What:Julius Caesar by William Shakespeare
Where: The Royal Shakespeare Theatre, Stratford Upon Avon
When: 28th June 2012
Julius Caesar set in Africa?
How do you handle that? Do you remove all mentions of Rome from the text? Mmmm… I could see problems ahead.
But remarkably very few materialised. Some things needed a little adjusting to. British black actors adopting African accents (successfully) took a while to get used to. Everything visually African (if a little stereotyped) but Shakespeare’s words emerging intact with all “Italian” references in place, a little confusing and inconsistent but much, much preferable to the alternative.
And some great performances. And I mean superlative performances.
Paterson Joseph as Brutus and Cyril Nri as Cassius are outstanding in this production. Their battles with the implications of being disloyal to Caesar in order to be loyal to their conception of Rome are written all over their faces and etched deeply in the words they speak. Caius Cassius and Marcus Brutus are very, very believable conspirators in these capable hands.
One of the telling difficulties in directing Julius Caesar is overcoming the sense of anti-climax wrapped up in the fact that all the major speeches come in the first half of the play. Gregory Doran overcomes this with major help from Mr Joseph and Mr Nri. First of all, he kills the debate about where to put an interval by not giving us one at all. This stands in stark relief to the RSC production of 2009 which must have had the audience dozing some nights in a second half which was very word heavy and lacked drama. The second key to Doran’s successful direction is that the latter section is enlivened by the dialogue in the scene where Brutus and Cassius are at loggerheads as they mistake each other’s intentions. The sense of camaraderie and brotherhood between these two is palpable and the hallmark of this strong presentation of what as I have indicated is not an easy play to produce.
Less successful elements? Well, with a stronger performance by Mark Antony, this performance would have been at the zenith of what can be achieved with this play. But Ray Fearon as Mark Anthony seems to have put all his energy into the funeral scene and doesn’t use the earlier and later scenes well. He needs to persuade his audience that he is the great orator and rhetorician who can carry the whole of Rome with him when he “buries” Caesar but raise his spirit to carry the Empire forward. His touch is way too light for this and whilst he is more convincing as he remonstrates over Caesar’s body, we are left wondering whether this is more to do with the strength of the words that he has been given than the performance. At other times he becomes almost cypher-like in the lack of weight he brings to the role.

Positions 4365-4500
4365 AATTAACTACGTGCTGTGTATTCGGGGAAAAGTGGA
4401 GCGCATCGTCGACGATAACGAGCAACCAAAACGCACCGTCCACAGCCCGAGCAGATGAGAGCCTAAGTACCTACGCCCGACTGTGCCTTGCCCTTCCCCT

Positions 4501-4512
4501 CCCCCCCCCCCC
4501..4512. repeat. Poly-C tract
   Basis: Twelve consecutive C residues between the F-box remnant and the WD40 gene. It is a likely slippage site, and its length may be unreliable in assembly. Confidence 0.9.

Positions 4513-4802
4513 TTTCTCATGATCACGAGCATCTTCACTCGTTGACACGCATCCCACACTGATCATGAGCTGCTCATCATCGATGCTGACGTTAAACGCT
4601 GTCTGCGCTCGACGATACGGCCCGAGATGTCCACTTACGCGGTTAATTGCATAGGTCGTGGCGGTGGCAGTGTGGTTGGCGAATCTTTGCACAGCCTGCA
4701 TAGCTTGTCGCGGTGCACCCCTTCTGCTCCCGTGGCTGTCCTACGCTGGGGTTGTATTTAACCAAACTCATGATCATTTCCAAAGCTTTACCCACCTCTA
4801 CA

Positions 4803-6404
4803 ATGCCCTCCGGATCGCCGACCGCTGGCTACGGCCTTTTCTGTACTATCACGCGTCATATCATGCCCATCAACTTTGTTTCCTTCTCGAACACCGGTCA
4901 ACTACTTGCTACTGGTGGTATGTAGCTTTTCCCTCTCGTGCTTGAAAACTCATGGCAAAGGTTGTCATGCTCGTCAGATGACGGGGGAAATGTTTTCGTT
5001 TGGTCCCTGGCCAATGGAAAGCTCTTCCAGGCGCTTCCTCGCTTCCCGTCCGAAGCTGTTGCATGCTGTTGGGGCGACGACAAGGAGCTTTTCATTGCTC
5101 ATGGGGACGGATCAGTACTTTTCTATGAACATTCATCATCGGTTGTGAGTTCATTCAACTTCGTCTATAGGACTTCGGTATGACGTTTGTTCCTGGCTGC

But on the whole Fearon is good enough that he is not the undoing of this production. And, in fact, Joseph and Nri have many willing cohorts that bring much emotional strength and believability to this heartfelt performance. Adjoa Andoh as Portia, Marcus Brutus’ wife is excellent and Joseph Mydell as Casca does well in a role that can sometimes be lost amidst the other conspiratorial intentions at work. Jeffrey Kissoon brings the right balance of vanity, self-importance and practical acumen to the role of Caesar.
The African background and setting is perhaps not as remarkable and noteworthy as the producer and director would have hoped. In fact, the one scene that is not convincing is the one where the mob decide to “necklace” Cinna the poet with their tyres and lighter-fluid to hand. This is just too obvious and predictable – and mercifully short – a scene to stand with the rest of the production. A much lighter hand was needed in that moment and it was one moment that I will try to push to the back of my mind when reflecting on what was a bright flame of a production which will burn long in the memory.